Did I Get Socially Engineered on PATH?

hacks, wtf?

(Short version: prolly not.)

I ride the PATH almost daily to get to work at NYU. Yesterday, a curious thing happened. At first, it made me pretty angry. Later, I realized I might have been the victim of (a rather insignificant form of) social engineering.

Background: Most commuters use PATH's smartcard-based token system -- SmartLink -- that you can fill with "rides" and simply touch the card to a reader in order to go through PATH's turnstiles. (Many commuters like myself use the before-tax WageWorks program to buy monthly unlimited-rid passes.) On weekday mornings, the flow of people through the dozen or so turnstiles can be hectic with everyone trying to get through as efficiently as possible to make the next train to NYC. Naturally, small lines -- 3 or 4 people long -- form as people wait to present their SmartLink card to the reader device and pass through.

The Sitch: So, yesterday, I was waiting my turn in line. The guy in front of me touches his wallet to the reader and pushes through. BTW, it takes some significant amount of time between when the card is read and when the turnstile is unlocked. I put my card up to the reader and only at the last second see that the guy before me got a "read error" on his card. Usually, you just back up a bit, put your card back on the reader and it lets you through. However, because I had just put my card up to the reader, it read my card. It unlocked the turnstile with my card and the guy in front of me went through.

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FB's Software Doesn't Seem Worth Billions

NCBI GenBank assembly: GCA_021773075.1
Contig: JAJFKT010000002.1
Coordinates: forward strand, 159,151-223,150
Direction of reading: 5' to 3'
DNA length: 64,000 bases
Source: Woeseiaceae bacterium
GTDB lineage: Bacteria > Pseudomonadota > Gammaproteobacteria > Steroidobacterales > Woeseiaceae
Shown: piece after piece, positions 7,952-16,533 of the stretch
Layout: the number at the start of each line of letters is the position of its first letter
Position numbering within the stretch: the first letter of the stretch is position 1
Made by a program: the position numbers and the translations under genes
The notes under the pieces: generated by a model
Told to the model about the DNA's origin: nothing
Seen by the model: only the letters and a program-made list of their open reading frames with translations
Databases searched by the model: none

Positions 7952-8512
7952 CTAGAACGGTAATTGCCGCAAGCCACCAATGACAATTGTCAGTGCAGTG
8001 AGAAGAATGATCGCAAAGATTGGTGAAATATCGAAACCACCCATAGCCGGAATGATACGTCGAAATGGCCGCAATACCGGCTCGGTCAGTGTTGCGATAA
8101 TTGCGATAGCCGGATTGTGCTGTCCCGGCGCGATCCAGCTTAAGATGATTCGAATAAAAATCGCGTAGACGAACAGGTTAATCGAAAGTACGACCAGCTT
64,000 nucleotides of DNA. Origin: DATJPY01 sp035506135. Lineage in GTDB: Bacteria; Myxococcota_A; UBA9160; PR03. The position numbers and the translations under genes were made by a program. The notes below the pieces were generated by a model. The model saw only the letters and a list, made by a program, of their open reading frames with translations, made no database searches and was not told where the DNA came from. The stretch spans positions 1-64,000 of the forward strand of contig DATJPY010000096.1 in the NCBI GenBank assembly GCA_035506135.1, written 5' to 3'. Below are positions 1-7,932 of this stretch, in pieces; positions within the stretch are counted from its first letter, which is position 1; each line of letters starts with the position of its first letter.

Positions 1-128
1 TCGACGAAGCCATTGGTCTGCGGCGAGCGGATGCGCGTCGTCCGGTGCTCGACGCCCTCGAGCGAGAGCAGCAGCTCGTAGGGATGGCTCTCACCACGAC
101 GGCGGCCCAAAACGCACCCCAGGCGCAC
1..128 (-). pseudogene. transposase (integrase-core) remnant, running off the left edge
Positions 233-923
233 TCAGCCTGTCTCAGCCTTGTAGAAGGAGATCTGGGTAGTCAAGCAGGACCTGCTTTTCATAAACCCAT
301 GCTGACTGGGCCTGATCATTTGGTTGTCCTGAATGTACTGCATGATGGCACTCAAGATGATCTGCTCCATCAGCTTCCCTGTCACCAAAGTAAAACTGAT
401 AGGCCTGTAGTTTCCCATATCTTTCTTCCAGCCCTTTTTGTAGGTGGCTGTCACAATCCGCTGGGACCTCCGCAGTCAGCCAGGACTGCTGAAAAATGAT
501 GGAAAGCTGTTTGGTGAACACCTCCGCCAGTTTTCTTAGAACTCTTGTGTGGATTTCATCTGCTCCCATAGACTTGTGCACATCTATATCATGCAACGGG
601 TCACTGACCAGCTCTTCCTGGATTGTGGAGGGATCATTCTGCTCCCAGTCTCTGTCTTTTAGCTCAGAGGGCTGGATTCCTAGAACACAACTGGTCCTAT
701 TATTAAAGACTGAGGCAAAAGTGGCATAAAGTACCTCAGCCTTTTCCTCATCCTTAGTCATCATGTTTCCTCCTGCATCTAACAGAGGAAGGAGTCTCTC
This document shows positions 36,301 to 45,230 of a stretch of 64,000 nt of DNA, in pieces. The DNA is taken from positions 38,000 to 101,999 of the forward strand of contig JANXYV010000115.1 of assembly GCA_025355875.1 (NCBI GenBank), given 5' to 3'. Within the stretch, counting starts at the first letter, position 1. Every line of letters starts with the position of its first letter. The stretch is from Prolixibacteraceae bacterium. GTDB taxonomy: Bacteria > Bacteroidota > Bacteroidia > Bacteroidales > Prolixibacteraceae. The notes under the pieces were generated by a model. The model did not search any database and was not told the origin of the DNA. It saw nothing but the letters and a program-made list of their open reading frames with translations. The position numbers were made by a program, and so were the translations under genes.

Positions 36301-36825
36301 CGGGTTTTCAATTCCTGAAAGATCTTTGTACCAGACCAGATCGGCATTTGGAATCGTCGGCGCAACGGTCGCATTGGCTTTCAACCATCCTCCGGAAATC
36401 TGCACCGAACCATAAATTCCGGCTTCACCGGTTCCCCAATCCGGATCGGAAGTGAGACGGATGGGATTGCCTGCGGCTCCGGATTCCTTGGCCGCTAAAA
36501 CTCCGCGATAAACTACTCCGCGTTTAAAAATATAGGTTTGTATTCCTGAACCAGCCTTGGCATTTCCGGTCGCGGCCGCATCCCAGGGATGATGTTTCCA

wtf?, privacy, usability

Not, of course, that their billion-dollar IPO filing is solely based on the quality and value of their software.

(warning: usability rant.)

I recently re-joined Facebook after leaving two years ago. I left at the time out of frustration with their frequent privacy stumbling. The days of proudly saying, "I'm not on Facebook, I'm a privacy researcher." have ended for me; I can't work in privacy research and not know how almost a billion Earthlings interact.

My return is not without some gnashing of teeth. I don't get Facebook's software... the freakin' iOS client keeps logging me out every 5 minutes. Maybe that's not a bad thing; "You've been dicking around with FB for 5 minutes... that's too long." I uninstalled and reinstalled, changed my FB password and all that; no dice.

As for the web experience: I can't seem to figure out how to "turn on" Timeline; maybe it takes a while for Timeline to activate for new accounts? If so, it would be awesome if their Help docs stated that so I don't spend 30 minutes trying to figure out the source of the problem ("it's not you, it's me"). Plus, there are privacy settings everywhere (not just in "privacy settings" where you'd expect them, but also in "account settings" and, as was relevant in this case, in "Edit Profile"); so ubiquitous that I didn't even notice that I was publicly sharing my birthdate (or what I told FB it was) until a friend told me. And I have three old friend requests in "Find Friends" that won't go away or hide themselves; that just seems broke.

Neither Safari or Chrome on the Mac seem to play well with FB; lots of the "notifications" content goes missing or appears stale, and it can take 30-45 minutes for a notification to appear in the web client (after it shows up via email).

I can't help but think there's some cruft lying around on the server-side of FB from my old account (although that's probably not it as I used a berkeley.edu address for that one and this one is gmail.com).

Anyway, point is: this is not the software experience I expect from the latest and greatest.

Going to EVN? Go to Epazote.

accessibility

aps at epazote If you're going to the Election Verification Network (EVN) conference next week in Santa Fe, NM, you have to go to Epazote.